Roger Ebert, remembered in Milwaukee
Dominique Noth, a cultural commentator in Milwaukee for decades, knew the late Roger Ebert pre-celebrity.
In the early 1970s, when I was a young film critic for The Milwaukee Journal, I both admired and envied a similarly young colleague in nearby Chicago, Roger Ebert. We met when he became a guest on my Milwaukee TV show, to discuss our mutual love of the films of director Ingmar Bergman.
Ebert, my age, would later emerge as the most influential and important film critic in the world, a statement I make without jealousy. I would argue that his talent actually kept the Chicago Sun-Times in the newspaper game for decades longer than its management did.
When I first knew Roger, it was casual and more a matter of running into each other on the same beat, both young Turks competing to see the same films and interview similar film figures first. I had it harder than he did – they visited Chicago more than Milwaukee.
Behind the scenes, we both were working on management, insisting that newspapers should put cultural criticism center stage and not relegate it to casual snippets between vaudeville and nightclub reviews. In fact, when I first started reviewing films, the Milwaukee Journal like many other papers, didn’t want to give me a title. Ebert’s Pulitzer Prize for film criticism helped break that barrier.
Roger was more get-go famous from the start. He had dabbled in screenwriting with the likes of Russ Meyer, the sexploitation director who remained his good friend. This was before he become a natural and familiar presence on national TV with tag-team partner Gene Siskel of the Chicago Tribune. (By the way, Larry Dieckhaus, who often produced their show, was the personable 20th Century Fox representative who set up screenings and interviews. He frequently sought to put the two of us together because of like interests.)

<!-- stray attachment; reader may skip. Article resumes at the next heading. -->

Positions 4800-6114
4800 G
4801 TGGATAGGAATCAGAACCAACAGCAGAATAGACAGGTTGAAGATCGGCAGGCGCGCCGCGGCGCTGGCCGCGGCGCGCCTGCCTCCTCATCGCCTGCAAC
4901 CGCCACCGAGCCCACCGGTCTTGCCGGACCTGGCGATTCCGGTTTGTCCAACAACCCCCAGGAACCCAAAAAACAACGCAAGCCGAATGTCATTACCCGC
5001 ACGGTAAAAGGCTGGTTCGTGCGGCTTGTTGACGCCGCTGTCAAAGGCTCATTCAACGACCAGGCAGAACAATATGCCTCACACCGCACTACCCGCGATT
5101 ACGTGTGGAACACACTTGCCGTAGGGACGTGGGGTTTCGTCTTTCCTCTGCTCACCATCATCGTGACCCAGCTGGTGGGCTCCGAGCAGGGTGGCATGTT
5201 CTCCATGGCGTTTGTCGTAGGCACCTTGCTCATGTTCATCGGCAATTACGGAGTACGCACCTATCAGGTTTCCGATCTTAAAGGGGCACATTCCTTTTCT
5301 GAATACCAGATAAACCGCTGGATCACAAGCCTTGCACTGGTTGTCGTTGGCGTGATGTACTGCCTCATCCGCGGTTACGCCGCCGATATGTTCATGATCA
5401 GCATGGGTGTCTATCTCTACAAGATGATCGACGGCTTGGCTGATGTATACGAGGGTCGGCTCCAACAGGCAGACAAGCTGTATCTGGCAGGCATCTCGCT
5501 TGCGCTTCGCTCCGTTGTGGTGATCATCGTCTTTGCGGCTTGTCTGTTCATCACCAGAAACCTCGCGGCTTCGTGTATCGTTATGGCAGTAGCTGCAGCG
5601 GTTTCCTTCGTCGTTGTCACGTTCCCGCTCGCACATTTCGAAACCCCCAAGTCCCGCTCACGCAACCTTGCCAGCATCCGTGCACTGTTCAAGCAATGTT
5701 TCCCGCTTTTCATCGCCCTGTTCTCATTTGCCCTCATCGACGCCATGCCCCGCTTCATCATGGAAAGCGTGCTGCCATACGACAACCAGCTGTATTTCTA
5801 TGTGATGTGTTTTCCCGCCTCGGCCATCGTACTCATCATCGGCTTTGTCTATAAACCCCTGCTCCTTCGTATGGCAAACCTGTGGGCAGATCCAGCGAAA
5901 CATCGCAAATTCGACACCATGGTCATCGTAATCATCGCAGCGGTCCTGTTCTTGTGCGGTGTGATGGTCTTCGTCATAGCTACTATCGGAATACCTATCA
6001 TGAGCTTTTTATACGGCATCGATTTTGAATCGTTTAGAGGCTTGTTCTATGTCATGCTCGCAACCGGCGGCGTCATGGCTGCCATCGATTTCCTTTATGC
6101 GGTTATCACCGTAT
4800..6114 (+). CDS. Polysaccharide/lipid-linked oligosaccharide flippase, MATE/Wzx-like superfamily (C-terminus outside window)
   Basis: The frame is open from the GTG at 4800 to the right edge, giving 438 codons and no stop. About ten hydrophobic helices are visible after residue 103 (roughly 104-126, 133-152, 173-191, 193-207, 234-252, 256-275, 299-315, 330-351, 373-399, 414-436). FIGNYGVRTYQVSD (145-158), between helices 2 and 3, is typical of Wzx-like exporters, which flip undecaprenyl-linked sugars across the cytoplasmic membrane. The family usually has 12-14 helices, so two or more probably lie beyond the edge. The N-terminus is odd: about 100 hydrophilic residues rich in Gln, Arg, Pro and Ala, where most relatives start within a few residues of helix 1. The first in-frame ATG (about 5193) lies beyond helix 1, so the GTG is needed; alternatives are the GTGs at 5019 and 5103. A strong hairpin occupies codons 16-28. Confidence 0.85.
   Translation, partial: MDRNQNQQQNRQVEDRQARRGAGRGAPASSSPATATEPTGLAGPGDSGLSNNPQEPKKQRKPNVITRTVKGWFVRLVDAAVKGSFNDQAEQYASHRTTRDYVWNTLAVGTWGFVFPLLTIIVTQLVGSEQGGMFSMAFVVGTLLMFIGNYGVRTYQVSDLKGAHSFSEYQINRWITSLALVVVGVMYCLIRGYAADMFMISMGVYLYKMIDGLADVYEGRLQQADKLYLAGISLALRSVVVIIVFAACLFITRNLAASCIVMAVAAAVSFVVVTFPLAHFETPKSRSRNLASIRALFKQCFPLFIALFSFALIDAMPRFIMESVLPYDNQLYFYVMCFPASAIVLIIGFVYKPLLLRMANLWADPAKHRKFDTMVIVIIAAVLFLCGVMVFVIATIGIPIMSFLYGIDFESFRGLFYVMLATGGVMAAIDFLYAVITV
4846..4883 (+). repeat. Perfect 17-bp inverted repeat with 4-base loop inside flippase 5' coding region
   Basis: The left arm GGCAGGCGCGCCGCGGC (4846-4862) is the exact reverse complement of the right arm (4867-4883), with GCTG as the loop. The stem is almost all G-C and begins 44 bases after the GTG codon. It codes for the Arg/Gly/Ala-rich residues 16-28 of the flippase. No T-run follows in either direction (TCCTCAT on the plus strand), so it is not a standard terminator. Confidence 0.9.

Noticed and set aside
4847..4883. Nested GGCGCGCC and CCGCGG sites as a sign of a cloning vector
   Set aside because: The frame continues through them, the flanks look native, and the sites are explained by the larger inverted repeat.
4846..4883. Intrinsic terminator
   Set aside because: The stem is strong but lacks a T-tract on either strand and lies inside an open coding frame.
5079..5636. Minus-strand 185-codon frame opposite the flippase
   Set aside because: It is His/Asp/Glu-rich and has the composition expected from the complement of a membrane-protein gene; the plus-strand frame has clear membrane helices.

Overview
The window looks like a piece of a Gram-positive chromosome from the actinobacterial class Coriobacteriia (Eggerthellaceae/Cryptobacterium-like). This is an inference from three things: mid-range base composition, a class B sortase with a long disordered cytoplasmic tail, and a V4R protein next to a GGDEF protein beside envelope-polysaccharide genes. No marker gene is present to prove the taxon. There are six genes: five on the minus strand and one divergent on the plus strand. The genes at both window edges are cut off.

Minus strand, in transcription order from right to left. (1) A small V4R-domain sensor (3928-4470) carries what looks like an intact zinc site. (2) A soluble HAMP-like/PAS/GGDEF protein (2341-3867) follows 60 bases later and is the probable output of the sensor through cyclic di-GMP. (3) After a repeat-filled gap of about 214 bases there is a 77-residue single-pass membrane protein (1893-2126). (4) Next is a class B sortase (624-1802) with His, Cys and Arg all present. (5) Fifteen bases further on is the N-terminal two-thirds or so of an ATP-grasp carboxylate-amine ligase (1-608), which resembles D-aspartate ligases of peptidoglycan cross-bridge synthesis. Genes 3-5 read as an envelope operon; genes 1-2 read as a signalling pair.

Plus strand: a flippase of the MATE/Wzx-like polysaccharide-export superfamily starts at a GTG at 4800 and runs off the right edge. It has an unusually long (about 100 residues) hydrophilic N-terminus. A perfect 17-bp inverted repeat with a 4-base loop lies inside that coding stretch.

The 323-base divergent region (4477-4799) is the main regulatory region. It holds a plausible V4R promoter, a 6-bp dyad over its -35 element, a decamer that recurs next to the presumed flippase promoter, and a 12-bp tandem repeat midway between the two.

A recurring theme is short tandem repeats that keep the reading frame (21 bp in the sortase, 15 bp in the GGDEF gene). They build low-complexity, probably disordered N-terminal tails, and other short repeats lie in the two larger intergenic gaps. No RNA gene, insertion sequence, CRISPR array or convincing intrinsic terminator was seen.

So Roger knew my work as I knew his – it was a natural progression. I moved into local television though public TV with the blessings of Journal Communications, first as a correspondent on film issues for a magazine show called Metrospect, where I mimicked movie camera techniques to inform viewers. Then Channel 10 asked me to host a series of Ingmar Bergman movies, but I had a condition – an ending segment to discuss and evaluate the films, demonstrate techniques and interview notable thinkers on Bergman, the Swedish film-maker who then was still actively making movies and directing theater.
I chose Ebert as one of my guests. He enthusiastically agreed to drive up and chat live at Channel 10 studios. A few years later, PBS syndicated his show with Siskel. It exploded into commercial TV, and “Sneak Previews” became “At the Movies” and then simply “Siskel & Ebert at the Movies.”
Milwaukee was slow to value of films, particularly foreign films. Our Bergman series and our after-talk didn’t blow anyone away. But in a feisty half-hour interview, Ebert and I agreed and disagreed on the meanings and value of Bergman’s films and debated which would last in the public eye. Looking back, I think we were wrong on some films but right on the impact and weight of Bergman.
I watched over the years as Ebert became a media marvel but remained a tireless worker, the most prolific writer I ever met, and an eager and enthusiastic debater. As a sidelight, I can personally testify that the rivalry as well as the friendship between him and Siskel was genuine. Gene, also a friend, was deeply jealous of Ebert’s knowledge of film mechanics. When I taught a film class showing movies and inviting guest lectures at UWM in the 1980s, I had absolutely no trouble asking Siskel to speak but he insisted on “pulling an Ebert.” He studied up on Martin Scorsese. When we showed Mean Streets, he insisted on showing segments of the film and discussing editing and camera movement. It was almost a “So there, Roger!” moment – and one reason, I suspect, Ebert declined to come in for a later lecture. He played second fiddle to no one.
I have been moved for years by Ebert’s courage in facing cancer. Like most Americans, I was at first conflicted about the frozen mask that became his public face and then convinced by his open arguments that Americans need to face the handicapped directly.
A persistent intellectual love of films underpinned Roger Ebert’s writing. He truly loved cinema and analysis. His life reflects the ultimate power of critical and personal bravery whatever the times and trends. He kept the value of art foremost, handled celebrity as it came and insisted on the importance of opinion. I saw it 40 years ago in the studio and I saw it again when his death was announced April 4.
Dominique Noth was a film and theater critic and then features senior editor during a long career at the Milwaukee Journal and then the Journal Sentinel. He recently retired as editor of the Milwaukee Labor Press but continues to write on politics and culture.